Sunday, September 28, 2008

ECOMONMIC REALITY CHECK


My Prague Pity Party.

See that picture? It's me in Prague a few years ago. Our family was taking an overnight train into Poland. I was exhausted from sightseeing. We did not (as I had imagined) have first class accomodations. The train reeked of cigarette smoke. There was no decent place to wash away the dust of the day and there was pee on the "water closet" floor!

Even while I stood by the window and felt sorry for myself I knew that I would be visiting Auschwitz the next day. I thought of the millions of innocents packed into miserable cattlecars and taken to concentration camps. I knew I was being selfish and stupid. But I cried anyway.

It was not one of my prouder moments but I treasure this picture because it tells me a lot about myself. (My hubby says it doesn't do the story justice. Surely, he exaggerates!)

This past Friday I drove to the Raleigh area for a book event. I rented a car because ours has high mileage and breakdowns have begun to occur! The rental had little more than a quarter tank of gas. It was pouring rain and I was concerned about getting out of gas-panic-territory in time to buy more. (There are bags over pumps everywhere around here and I am so not the type to wait in line for hours).

Anyway, I found gas in plenty of time. The rain stopped after an hour or two. I stayed with a nephew and his lovely family. The grandnephews are truly grand, the bed was perfection, and the apple crisp and homemade granola were delish!

On Saturday, I went to my book event at Broadfoot's of Wendell where a good time was had by all. (There were teachers, librarians, authors, a fabulous bookstore, music, storytelling and North Carolina BBQ!) Did I mention it was a good time?

Then I headed home. The rain had cleared up and the drive was so serene I could have fallen asleep. I stopped for food, gas and a restroom and felt so grateful that travel in the US is so easy. Even if I'd had to wait in line for gas it would have been nothing in comparison to life as a refugee, a war victim or someone living with severe drought and starvation.

We are so RICH! Just the sheer luxury of stopping for a Frosty or the fact that we can buy fuel at 4.00 per gallon is a gift!

And if gas is scarce once in awhile - perhaps that's a good thing. Maybe we should stay home for a change - we could pull out a Monopoly game and play at being rich. I don't like the Monopoly concept but I have some great memories of playing it with my siblings once-upon-a-slower-time. In those days, I thought we were poor because I compared myself to certain neighbors and other kids at school.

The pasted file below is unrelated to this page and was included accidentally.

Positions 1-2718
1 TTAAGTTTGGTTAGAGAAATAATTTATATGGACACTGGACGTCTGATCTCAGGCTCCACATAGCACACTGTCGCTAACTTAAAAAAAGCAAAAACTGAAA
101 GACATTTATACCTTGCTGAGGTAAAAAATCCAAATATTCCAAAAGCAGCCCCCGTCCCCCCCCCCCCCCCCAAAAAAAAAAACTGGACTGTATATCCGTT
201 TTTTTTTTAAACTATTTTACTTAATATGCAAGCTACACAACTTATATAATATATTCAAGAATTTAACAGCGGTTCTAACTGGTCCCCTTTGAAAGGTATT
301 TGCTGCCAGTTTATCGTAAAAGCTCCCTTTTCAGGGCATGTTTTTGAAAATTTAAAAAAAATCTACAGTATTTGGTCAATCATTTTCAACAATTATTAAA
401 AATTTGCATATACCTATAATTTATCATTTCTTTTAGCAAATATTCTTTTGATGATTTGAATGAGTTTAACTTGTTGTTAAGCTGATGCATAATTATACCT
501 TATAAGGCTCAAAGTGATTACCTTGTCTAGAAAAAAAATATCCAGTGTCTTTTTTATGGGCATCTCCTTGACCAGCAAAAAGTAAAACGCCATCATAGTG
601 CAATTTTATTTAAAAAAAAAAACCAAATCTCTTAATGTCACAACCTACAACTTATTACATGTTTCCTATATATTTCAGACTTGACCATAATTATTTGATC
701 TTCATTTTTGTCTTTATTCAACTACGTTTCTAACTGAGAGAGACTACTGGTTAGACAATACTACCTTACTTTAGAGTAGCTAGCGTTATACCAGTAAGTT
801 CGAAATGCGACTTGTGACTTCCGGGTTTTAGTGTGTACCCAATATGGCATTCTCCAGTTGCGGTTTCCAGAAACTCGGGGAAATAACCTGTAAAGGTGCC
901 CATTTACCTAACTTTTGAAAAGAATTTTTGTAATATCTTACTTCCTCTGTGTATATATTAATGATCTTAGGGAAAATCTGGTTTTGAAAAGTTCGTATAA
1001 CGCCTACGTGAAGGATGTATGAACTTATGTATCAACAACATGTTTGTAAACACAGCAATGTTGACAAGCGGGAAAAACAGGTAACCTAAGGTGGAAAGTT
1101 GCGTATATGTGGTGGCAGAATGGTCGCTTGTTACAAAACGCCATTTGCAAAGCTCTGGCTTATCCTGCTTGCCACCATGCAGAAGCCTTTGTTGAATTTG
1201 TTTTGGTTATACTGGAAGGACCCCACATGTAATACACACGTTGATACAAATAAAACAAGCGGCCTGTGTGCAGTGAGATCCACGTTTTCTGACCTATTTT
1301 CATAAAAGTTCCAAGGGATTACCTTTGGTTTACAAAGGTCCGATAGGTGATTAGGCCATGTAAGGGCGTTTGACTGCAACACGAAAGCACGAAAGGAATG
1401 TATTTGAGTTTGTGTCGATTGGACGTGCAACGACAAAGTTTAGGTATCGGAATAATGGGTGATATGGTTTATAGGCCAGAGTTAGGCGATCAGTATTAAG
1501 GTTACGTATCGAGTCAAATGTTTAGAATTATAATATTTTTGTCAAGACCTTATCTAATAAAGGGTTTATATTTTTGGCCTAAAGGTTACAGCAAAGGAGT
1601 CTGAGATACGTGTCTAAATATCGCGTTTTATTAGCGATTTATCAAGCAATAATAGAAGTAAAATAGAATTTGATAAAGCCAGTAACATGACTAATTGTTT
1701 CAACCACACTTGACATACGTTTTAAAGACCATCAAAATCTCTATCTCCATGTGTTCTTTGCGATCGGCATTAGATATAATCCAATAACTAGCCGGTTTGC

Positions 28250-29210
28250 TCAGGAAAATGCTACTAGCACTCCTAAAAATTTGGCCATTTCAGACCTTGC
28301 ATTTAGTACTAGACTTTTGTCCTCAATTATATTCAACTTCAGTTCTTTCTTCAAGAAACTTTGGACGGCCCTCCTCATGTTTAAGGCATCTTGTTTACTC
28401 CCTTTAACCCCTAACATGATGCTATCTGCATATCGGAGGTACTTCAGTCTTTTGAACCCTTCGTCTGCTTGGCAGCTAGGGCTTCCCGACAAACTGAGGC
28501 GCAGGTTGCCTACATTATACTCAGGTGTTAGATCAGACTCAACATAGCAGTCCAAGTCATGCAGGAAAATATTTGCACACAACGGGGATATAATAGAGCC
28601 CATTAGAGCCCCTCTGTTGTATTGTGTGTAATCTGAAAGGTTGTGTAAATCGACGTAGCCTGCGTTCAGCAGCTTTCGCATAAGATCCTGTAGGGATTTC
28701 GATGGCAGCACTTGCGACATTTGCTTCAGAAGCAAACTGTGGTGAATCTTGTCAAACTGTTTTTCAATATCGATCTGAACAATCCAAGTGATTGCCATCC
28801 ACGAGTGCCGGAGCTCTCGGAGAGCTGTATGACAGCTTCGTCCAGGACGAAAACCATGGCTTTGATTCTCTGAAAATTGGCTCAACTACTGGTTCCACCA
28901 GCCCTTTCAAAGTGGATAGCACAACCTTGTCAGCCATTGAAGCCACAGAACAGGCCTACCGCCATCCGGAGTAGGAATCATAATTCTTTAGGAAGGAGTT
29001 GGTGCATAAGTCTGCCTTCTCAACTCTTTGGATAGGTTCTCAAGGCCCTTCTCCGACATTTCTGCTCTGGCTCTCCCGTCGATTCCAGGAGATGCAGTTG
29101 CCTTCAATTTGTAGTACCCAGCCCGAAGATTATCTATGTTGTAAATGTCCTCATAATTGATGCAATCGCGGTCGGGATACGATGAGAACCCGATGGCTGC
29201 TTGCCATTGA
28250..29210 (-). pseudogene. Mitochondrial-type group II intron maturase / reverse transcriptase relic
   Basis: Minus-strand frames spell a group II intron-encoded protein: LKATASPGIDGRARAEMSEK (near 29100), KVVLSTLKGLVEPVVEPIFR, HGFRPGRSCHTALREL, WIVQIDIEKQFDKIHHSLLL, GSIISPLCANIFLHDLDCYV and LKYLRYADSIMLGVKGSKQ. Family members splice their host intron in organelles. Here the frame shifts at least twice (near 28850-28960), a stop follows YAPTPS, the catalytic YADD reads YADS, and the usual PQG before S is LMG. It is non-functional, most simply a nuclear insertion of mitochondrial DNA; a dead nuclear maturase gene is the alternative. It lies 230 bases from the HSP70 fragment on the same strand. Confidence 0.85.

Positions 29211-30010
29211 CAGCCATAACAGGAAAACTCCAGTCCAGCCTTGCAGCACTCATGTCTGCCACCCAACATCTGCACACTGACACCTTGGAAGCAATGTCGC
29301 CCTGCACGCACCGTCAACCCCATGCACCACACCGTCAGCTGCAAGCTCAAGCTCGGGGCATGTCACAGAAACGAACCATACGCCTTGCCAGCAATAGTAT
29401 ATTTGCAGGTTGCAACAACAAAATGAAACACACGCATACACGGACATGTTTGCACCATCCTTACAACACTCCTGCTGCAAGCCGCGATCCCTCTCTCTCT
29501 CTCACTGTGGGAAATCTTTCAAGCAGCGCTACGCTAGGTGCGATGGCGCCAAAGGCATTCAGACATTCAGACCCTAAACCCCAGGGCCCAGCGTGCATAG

But deep down inside, I knew better. Because I had friends with no telephones or indoor plumbing.

When it comes to our perception of hard times, it all depends on who we compare ourselves to.

5 comments:

  1. So right! I have one of those horrifyingly crass moments in my memory...you know, the thoughtless remark that comes out at THE most inappropriate time. I was living in Ireland in the early 80s, when the horrible starvation in Africa was really in the spotlight thanks to Bob Geldoff and Bono and all the folks at Live Aid.

    Long story short...I made a bonehead comment about having eaten so much I thought I'd die, while on the tele, scenes of starvation were begging for our attention.

    I have known poverty, but only temporarily. I've always known that we would have a roof over our heads and at least enough food. It's good to slap ourselves in the face with a dumb remark or even legitimate, valid emotion, as long as we see what really is in front of us. We are one world. I am thankful beyond words.

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  2. I knew you'd "get it"!

    Blessings on your head!

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  3. A very timely reminder...

    And from someone who fills their gas tank often, I'm discovering a tank can last longer than I previously thought!

    I may need to remind myself of this new lesson when the bags are removed from the pumps. ;-)

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  4. what a thoughtful post, Joyce. just about gives me chills. Thanks for sharing yourself with us and great reminders of what is important in life.

    BTW, I was at Covenant Day today and kathy greenfield (media specialist) asked what you were doing these days. So, you must still be on their list of possible contacts. and when you come here, please stay with us! (I can make a mean apple crisp, but no homemade granola) Carol

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  5. Apple crisp sounds great!!! Got milk?

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